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The effect of an acute dose of biotin at the pre-implantation stage and its relation with female sex steroids in the rat.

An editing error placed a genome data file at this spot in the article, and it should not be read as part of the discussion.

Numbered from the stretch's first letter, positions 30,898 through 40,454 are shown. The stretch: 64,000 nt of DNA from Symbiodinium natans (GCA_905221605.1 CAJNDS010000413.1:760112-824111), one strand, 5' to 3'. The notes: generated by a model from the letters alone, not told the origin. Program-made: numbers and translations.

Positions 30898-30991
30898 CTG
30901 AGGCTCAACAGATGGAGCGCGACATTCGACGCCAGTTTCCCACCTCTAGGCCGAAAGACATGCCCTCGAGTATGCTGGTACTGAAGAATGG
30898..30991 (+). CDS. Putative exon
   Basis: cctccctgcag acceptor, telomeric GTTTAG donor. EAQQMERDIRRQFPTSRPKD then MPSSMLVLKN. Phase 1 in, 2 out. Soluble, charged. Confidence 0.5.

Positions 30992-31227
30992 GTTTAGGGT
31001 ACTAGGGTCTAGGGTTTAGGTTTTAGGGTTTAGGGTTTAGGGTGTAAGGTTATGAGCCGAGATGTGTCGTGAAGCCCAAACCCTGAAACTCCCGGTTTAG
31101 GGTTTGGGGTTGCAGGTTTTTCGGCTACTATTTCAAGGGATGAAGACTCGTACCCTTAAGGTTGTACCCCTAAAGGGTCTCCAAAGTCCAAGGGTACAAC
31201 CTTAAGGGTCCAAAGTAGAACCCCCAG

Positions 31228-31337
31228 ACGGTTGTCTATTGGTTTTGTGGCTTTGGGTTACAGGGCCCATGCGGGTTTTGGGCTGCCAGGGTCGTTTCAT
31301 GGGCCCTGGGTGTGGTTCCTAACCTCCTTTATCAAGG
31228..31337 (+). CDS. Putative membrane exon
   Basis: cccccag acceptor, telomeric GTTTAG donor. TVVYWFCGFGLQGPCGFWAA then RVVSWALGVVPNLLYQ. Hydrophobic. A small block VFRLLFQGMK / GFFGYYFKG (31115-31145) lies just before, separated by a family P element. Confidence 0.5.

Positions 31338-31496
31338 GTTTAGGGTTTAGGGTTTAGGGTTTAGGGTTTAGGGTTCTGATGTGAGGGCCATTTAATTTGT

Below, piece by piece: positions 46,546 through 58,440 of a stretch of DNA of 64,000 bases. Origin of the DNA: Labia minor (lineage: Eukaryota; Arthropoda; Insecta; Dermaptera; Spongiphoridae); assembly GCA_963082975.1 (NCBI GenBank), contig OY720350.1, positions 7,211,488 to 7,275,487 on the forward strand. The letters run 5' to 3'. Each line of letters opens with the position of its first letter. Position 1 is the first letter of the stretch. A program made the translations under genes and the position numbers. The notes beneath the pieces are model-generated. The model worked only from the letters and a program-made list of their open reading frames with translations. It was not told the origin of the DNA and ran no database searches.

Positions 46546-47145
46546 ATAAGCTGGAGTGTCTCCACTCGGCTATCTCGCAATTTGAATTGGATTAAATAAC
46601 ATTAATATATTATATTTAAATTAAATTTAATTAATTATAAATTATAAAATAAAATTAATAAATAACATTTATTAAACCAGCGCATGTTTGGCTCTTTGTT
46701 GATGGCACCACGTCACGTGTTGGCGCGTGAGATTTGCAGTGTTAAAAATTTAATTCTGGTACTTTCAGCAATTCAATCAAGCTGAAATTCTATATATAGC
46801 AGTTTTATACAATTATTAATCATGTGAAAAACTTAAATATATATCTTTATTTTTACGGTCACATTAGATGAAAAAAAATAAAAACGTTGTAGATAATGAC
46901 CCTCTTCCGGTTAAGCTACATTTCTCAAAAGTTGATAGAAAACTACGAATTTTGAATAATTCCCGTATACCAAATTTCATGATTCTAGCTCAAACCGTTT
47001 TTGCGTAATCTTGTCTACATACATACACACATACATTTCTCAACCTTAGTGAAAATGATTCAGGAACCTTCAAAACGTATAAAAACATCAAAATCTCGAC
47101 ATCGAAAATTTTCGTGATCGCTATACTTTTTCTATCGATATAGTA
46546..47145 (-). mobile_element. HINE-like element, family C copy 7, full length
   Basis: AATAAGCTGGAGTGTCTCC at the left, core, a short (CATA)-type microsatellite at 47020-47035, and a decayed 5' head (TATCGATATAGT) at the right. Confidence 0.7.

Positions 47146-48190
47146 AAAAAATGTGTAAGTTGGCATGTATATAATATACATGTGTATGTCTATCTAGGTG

An acute dose of biotin (10 mg/100 g body weight) in two subcutaneous injections when given to a rat on day 1 and 2 of pregnancy, caused resorption of fetuses and placentae. Pregnancies under such biotin-treated conditions were maintained by continued estrogen or progesterone therapy. Biotin-treated pregnant rats failed to maintain normal levels of uterine weight, glycogen and protein as well as hepatic protein concomitantly with the loss of pregnancy. Estrogen therapy under such conditions improved all the parameters in these organs including the placenta, but progesterone therapy did not. Glucose-6-phosphate dehydrogenase (G-6-PD) activity in ovary, adrenal, liver and uterus was also reduced following biotin-induced loss of pregnancy which had been improved by estrogen or progesterone therapy. Nevertheless, estrogen was superior to progesterone in stimulating the enzyme activity in these organs excepting the adrenal. As far as the tissue response to biotin, estrogen or progesterone in the nonpregnant rat is concerned, biotin and progesterone exerted a suppressing effect on uterine glycogen and protein and also on liver protein, while estrogen stimulated them. Similarly biotin and progesterone adversely affected G-6-PD activity in all the organs studied except the liver and adrenal. Estrogen stimulated the enzyme activity in all these organs but adrenal. The study suggests that the primary reason for an acute dose of biotin-induced loss of pregnancy is blockage of estrogen production, which probably regulates endogenous progesterone secretion. The associated metabolic derangements are probably secondary to estrogen deficiency and are discussed.

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